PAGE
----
The second sentence of Scotty Anderson’s online bio states that he’s still learning the guitar. That might be a hard sell to anyone who’s ever heard Anderson’s fingers fly effortlessly over the frets of his Telecaster, producing a sound that is both gracefully delicate and powerfully mastered. And yet the amazingly accomplished Jazz/Country/Rock guitarist stands by the assertion that he is still a student of his instrument.
“Just how demanding it is and how hard it is to maintain what you have,” Anderson says of his recent guitar enlightenments.
“What I’ve learned is inspiration comes sometimes when you don’t even want to do it. Scotty Anderson It might wake you up. It comes at peculiar times. Just the overall realization of how hard it is to maintain and keep growing is something that weighs on your mind.”
Anderson’s love of and curiosity about music began at an early age, fostered by a family whose musical interests were passed down through subsequent generations. In that environment, Anderson couldn’t help but learn.
“All my family played,” Anderson says. “My musical heroes were my family. You were surrounded with it; you would have been kind of odd if you didn’t play.”
By Anderson’s reckoning, he picked up a guitar for the first time when he was 5 (“I probably rode it as a hobby horse before that …”), and within a couple of years he began to seriously pursue learning to play. Inspired and encouraged by his father’s younger brother Dillard, who played professionally in Nashville, Anderson practiced diligently in order to impress his uncle.
“He was someone to use as a goal, maybe not be as good as but to measure up,” Anderson says.
“I’ve had plenty of chances to play with him. He’s like 68 years old and he’s probably my biggest musical influence.”
Surrounded by Country influences growing up — he was born in Amelia, but the family moved to Whitley City, Ky., early in his life — Anderson grew up revering the genre’s hot pickers, particularly Chet Atkins. At 19, Anderson had all the chops he needed to play area bars and give guitar lessons, which eventually led to a gig on the road doing clinics and trade shows for Yamaha and other guitar and amp manufacturers while maintaining a local live profile. When DJs supplanted live music, Anderson went on a brief hiatus from performing, ultimately expanding his repertoire from Country into Pop and Jazz and re-emerging with even more skills.
In all this time, Anderson had never felt the need to document his prowess in a studio. In fact, he didn’t release his first album, Triple Stop, until 2000.
“Well, I hate to admit it, but I’m kind of a lazy cuss,” he says with a laugh. “Ask my wife, she’ll tell you. You have every intention of doing something, and a day turns into two and a week and a month and a year and you haven’t done anything. But it seems to me that the music business is picking back up and I think there are good opportunities to play.”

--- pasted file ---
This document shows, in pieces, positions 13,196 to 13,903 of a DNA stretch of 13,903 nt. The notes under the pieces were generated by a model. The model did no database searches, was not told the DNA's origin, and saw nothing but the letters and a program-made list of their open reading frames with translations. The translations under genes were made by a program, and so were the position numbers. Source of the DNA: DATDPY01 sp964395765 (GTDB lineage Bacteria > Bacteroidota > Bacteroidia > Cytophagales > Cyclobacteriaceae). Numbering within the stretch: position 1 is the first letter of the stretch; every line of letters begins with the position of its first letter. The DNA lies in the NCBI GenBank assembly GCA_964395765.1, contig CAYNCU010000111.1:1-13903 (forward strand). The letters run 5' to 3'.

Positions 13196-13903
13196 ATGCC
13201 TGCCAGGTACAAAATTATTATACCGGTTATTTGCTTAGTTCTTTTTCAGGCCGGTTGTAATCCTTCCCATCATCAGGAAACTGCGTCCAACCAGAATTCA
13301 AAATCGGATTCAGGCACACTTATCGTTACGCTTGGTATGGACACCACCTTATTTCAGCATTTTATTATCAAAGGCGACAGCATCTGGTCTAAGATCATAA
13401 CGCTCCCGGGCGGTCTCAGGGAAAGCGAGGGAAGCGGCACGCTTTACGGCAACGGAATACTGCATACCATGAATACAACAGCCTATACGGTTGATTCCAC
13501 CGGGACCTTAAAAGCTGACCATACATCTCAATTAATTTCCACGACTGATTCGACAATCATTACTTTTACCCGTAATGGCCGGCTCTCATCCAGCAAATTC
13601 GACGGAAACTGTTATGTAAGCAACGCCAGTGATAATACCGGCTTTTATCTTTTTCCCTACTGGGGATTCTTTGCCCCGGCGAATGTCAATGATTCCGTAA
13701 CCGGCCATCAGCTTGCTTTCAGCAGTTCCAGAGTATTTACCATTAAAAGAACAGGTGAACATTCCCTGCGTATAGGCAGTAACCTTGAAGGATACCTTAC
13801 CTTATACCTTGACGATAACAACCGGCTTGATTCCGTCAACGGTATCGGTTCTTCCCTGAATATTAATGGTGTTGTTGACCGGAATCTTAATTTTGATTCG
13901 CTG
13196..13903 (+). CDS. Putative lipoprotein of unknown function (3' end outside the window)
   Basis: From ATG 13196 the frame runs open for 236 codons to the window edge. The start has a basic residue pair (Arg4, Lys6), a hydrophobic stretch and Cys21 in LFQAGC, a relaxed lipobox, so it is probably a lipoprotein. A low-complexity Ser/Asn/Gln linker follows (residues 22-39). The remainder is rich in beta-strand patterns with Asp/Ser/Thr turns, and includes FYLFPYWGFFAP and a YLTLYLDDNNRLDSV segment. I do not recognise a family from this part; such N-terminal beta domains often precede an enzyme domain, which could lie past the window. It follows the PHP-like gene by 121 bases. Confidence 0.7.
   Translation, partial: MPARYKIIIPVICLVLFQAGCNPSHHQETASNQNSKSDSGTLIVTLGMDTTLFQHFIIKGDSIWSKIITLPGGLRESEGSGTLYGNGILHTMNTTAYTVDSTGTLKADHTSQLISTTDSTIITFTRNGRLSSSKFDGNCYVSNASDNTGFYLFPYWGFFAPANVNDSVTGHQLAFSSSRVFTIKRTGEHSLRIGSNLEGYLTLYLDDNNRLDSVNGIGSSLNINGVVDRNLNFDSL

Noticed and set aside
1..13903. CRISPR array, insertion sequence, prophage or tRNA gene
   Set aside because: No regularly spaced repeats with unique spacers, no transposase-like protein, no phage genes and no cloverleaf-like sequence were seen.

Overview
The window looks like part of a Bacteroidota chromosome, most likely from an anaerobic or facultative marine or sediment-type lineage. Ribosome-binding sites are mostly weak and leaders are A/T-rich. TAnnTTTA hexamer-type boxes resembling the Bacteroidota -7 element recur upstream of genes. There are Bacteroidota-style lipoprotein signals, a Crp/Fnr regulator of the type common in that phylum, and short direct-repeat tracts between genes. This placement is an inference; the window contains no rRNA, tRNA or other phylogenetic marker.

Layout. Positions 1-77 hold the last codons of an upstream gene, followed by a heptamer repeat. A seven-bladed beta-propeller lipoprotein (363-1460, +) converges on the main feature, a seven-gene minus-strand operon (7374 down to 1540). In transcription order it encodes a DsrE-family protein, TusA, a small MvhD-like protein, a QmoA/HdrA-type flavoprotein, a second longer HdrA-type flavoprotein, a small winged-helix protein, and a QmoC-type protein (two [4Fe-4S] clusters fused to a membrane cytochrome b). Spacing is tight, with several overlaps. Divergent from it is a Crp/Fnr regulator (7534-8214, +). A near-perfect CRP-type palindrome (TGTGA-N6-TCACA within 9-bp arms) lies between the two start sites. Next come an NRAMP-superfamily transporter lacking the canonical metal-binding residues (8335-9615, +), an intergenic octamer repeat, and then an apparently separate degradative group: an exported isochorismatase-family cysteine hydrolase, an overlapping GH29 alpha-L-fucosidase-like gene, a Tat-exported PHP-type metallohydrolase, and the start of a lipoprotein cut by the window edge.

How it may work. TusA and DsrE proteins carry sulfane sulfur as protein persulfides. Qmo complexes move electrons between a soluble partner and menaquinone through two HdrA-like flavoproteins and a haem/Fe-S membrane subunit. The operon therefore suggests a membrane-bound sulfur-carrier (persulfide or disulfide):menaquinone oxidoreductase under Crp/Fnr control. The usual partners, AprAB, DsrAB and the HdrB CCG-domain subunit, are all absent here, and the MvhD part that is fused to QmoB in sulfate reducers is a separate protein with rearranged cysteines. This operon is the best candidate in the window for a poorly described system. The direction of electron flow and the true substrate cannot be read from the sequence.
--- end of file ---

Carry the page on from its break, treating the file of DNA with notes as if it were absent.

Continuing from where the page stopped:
With a moderate booking schedule and a couple more releases (2002’s Classic Scotty and the 2007 live DVD Working Without a Net), Anderson’s reputation as a guitarist’s guitarist has grown exponentially. He maintains a fairly busy schedule playing area clubs (Sundays at Hoohah’s, Mondays at John Phillips Restaurant & Bar in Crestview Hills Mall) on his own, in a duo with Tommy Miles, with the Scotty Anderson Band (which he wanted to name, among others, Dick Levitra and the Four Hour Men or the Turd in the Punchbowl Band) and classic Rock with Dr. Dan and the Stray Dogs. He also teaches guitar and he currently reps for Kustom amps.
In a further display of his versatility, Anderson will be paired with renowned Blues/Rock guitarist Danny Adler for this Friday’s Guitars on the Square show at the Redmoor in Mt. Lookout. Anderson has played with Adler on a few previous occasions and he’s looking forward to crossing guitars with his old pal again.
“I’ve done a couple of projects with Danny and he’s an inventive player, like a hybrid of Jimi Hendrix and several great Blues players. He just has a very unique style,” Anderson says. “Tim Brown organized this and he sees the fusion of our two styles, so we’re going to run with it. We never really sit down and rehearse anything, it’s just all seat-of-the-pants kind of jam. He’s a seasoned professional and fun to play with.”
As is typical of lazy cusses, Anderson doesn’t think too far ahead when it comes to contemplating his next moves. He really is happy doing exactly what he’s doing and going with the flow.
“I’m just a journeyman musician, still crazy after all these years,” he says. “It’s feast or famine. I’m actually busier than I might need to be. People have told me I have a face for radio and shouldn’t play out anymore. I ignore all that shit and do it anyway.”
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